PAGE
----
8. If at first you do not succeed, blame your computer. - Murphy's Laws of Computing

Writing An RSS Feed

Friday 9th September 2005

Categories: Guides, Internet, Code

Choosing The Feed Version

So now we come to that important decision, which feed do we actually use? First of all, I'm going to exclude Atom. Although it is relatively well known, RSS is still more likely to be supported than Atom. If Atom were to be better supported, I would probably go for Atom. Unlike Atom, RSS is not controlled by a standards body or consortium, meaning the specifications can be changed at a whim.

Next to go is RSS 1.0. Although it is useful, and being RDF based can be part of the semantic web, it is more complicated than the other versions. As such, we are left with RSS 0.9x and RSS 2.0. It makes most sense to go for RSS 2.0, since this is the latest version.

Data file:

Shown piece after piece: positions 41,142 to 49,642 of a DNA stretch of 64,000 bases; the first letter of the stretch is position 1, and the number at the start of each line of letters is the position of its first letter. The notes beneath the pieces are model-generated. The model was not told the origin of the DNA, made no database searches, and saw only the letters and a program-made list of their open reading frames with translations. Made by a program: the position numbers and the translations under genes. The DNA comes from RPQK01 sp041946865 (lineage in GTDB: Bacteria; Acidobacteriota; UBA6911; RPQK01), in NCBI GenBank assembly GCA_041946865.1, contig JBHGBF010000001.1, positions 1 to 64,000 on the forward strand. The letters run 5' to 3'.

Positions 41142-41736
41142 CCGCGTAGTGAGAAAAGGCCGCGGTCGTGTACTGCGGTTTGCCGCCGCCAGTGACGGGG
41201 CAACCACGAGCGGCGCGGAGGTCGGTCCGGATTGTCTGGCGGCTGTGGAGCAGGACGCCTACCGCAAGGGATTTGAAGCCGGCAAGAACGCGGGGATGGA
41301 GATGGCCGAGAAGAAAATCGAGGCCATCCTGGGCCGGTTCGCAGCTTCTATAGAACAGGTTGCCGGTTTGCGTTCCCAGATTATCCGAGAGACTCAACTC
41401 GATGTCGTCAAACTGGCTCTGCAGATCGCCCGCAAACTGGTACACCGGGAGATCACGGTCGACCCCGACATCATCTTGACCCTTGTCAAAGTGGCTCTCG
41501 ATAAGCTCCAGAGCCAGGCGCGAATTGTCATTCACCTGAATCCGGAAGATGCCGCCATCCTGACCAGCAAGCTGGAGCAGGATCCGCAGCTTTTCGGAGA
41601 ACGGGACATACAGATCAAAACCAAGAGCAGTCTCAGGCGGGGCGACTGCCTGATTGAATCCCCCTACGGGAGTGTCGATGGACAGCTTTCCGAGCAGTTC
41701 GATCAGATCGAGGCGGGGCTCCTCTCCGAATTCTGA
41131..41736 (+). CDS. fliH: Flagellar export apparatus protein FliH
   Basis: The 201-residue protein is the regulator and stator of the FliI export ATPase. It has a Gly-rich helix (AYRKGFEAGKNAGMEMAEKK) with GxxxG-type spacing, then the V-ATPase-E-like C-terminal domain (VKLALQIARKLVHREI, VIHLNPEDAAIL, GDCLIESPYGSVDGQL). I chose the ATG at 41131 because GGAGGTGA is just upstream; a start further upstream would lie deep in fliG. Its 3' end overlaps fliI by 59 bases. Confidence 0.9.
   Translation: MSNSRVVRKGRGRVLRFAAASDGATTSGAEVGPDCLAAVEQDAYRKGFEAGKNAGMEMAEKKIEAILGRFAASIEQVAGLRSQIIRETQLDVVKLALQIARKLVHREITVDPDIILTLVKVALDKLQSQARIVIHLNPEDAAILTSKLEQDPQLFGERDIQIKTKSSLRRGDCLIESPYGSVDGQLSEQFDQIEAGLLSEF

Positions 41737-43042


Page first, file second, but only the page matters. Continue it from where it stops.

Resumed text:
Before we begin learning to write an RSS 2.0 feed, lets take a look at a basic example:

<?xml version="1.0" encoding="ISO-8859-1" ?>
<rss version="2.0">
<channel>
<title>Title of the Feed</title>
<link>http://www.example.com</link>
<description>This is an example of an RSS 2.0 feed.</description>
<language>en-gb</language>
<copyright>The copyright notice</copyright>

<item>
<title>An Item in The Feed</title>
<link>http://www.example.com/news.html</link>
<description>This is an example of an item in an RSS 2.0 Feed.</description>
<pubDate>Thu, 03 Sep 2005 17:00:00 GMT</pubDate>
</item>

</channel>
</rss>